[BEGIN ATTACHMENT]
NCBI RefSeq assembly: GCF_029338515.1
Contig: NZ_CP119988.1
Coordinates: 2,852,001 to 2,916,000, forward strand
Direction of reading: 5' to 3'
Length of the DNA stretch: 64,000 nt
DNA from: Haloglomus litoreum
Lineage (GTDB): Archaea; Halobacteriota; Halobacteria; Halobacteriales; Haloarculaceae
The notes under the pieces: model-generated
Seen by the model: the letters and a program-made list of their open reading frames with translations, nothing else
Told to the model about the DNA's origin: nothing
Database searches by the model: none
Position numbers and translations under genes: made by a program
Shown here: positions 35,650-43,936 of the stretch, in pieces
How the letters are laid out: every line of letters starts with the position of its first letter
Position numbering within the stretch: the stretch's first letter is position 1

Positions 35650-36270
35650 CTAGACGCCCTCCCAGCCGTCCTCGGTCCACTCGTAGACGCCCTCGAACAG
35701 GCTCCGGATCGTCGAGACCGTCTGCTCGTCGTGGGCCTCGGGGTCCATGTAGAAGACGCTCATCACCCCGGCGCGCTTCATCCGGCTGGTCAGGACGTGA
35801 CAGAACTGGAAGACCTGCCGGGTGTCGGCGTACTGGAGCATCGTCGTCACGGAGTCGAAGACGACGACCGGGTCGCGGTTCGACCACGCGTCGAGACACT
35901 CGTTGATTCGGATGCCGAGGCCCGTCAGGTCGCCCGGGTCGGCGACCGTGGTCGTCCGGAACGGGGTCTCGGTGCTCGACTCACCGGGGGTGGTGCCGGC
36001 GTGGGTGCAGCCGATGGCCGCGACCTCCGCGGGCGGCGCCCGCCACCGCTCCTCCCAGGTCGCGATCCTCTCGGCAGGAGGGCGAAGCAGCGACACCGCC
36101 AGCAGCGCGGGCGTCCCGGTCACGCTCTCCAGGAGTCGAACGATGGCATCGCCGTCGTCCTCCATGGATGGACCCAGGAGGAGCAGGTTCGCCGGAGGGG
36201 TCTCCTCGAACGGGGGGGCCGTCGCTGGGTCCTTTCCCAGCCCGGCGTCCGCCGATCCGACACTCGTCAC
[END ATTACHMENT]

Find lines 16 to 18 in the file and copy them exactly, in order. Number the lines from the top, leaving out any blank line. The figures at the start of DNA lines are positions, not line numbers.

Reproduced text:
Positions 35650-36270
35650 CTAGACGCCCTCCCAGCCGTCCTCGGTCCACTCGTAGACGCCCTCGAACAG
35701 GCTCCGGATCGTCGAGACCGTCTGCTCGTCGTGGGCCTCGGGGTCCATGTAGAAGACGCTCATCACCCCGGCGCGCTTCATCCGGCTGGTCAGGACGTGA